Labor board backs worker fired after chiding boss online
WASHINGTON — A Connecticut woman who was fired after she posted disparaging remarks about her boss on Facebook has prompted a first-of-its-kind legal case by federal authorities who say her comments are protected speech under labor laws.
The National Labor Relations Board alleges that American Medical Response of Connecticut Inc. illegally fired Dawnmarie Souza from her job as an emergency medical technician last year after she criticized her supervisor on her personal Facebook page and then traded Facebook messages about the negative comments with other employees.
The complaint, filed Oct. 27 by the board’s Hartford regional office, could set a precedent as more workers use social-networking sites to share details about their jobs.
“It’s the same as talking at the water cooler,’’ said Lafe Solomon, the board’s acting general counsel. “The point is that employees have protection under the law to talk to each other about conditions at work.’’
Federal law has long protected employees against reprisal for talking to co-workers on their own time about jobs and working conditions, including remarks critical of managers. The law applies whether or not workers belong to a union.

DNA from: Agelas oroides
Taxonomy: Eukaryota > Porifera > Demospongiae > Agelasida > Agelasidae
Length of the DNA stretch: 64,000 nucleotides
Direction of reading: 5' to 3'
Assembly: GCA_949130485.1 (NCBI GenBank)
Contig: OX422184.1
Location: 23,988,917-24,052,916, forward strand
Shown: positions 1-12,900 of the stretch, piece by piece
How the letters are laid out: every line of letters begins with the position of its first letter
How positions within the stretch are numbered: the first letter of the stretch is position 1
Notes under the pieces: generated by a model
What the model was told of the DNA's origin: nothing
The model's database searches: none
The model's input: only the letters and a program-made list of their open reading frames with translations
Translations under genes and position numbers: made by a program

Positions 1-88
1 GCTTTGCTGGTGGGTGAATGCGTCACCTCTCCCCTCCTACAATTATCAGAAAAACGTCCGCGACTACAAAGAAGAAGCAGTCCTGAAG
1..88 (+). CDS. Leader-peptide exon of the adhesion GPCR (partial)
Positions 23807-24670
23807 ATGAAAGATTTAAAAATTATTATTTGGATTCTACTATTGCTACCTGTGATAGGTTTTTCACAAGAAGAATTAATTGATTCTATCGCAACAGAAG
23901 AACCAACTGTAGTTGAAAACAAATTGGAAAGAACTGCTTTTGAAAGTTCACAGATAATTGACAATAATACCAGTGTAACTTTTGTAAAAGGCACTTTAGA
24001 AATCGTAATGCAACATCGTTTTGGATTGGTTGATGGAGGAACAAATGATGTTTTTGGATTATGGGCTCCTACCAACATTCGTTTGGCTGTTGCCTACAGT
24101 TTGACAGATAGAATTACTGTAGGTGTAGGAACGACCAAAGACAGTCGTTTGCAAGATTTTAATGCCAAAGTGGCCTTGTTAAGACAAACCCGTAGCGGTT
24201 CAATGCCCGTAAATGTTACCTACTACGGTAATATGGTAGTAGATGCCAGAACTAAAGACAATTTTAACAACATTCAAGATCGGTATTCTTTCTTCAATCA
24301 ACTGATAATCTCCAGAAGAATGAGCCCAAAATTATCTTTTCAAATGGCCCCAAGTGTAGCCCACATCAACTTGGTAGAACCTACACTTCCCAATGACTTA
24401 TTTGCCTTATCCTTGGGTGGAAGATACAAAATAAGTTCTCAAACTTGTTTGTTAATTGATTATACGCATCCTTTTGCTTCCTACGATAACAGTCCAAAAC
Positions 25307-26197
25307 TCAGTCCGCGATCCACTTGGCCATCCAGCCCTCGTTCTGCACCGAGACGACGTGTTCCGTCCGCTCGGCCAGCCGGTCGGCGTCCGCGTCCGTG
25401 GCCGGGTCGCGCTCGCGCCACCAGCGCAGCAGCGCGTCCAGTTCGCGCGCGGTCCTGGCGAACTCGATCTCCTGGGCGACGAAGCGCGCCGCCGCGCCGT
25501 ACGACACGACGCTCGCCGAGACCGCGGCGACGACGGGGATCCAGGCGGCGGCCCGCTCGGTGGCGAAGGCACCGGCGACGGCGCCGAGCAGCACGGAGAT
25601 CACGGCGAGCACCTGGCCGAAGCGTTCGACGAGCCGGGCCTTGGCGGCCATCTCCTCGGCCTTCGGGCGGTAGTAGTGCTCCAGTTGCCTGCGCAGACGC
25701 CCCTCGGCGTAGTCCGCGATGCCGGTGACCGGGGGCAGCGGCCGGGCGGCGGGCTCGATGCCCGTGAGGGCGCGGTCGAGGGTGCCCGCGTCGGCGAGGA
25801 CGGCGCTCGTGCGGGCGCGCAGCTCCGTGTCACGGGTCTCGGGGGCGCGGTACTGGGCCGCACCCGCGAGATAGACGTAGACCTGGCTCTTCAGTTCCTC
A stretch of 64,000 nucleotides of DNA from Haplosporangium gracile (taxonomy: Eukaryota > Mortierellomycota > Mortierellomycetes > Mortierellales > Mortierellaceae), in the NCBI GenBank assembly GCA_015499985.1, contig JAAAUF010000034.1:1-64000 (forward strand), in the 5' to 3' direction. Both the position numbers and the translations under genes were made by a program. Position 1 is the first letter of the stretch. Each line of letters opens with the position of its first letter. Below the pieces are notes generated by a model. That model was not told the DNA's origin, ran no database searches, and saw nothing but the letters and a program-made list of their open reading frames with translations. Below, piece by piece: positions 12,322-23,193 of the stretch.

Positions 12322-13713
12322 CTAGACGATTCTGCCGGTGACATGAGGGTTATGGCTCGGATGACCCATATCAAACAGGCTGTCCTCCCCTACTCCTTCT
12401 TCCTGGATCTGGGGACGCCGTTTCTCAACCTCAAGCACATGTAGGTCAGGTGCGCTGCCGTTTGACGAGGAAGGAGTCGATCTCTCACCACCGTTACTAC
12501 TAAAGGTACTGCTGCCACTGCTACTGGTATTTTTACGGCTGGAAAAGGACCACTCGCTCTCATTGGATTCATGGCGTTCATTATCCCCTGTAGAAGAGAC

NLRB officials said the Connecticut company has an unlawful policy that prohibits employees from making disparaging remarks about supervisors and depicting the company “in any way’’ over the Internet without permission.
“This is the first complaint we’ve issued over comments on Facebook, but I have no doubt that we’ll be seeing more,’’ Solomon said. “We have to develop policies as we go in this fast-changing environment.’’
The trouble for Souza started when her supervisor asked her to prepare a report when a customer complained about her work, according to the NLRB complaint.
Souza said she was denied representation by her union, Teamsters Local 443.
Souza logged onto her Facebook page from home and wrote: “Looks like I’m getting some time off. Love how the company allows a 17 to be a supervisor.’’
“A 17’’ refers to the company’s code for a psychiatric patient. Souza also referred to her supervisor with two expletives.
John Barr, an attorney representing the company, said Souza was fired because of two complaints about her “rude and discourteous service.’’ He said Souza would have been fired whether the Facebook comments were made or not.
Barr said the company understands workers have a right to talk about wages and working conditions but stands by its policy against employees discussing the company on the Internet.
A hearing before an administrative law judge is set for Jan. 25.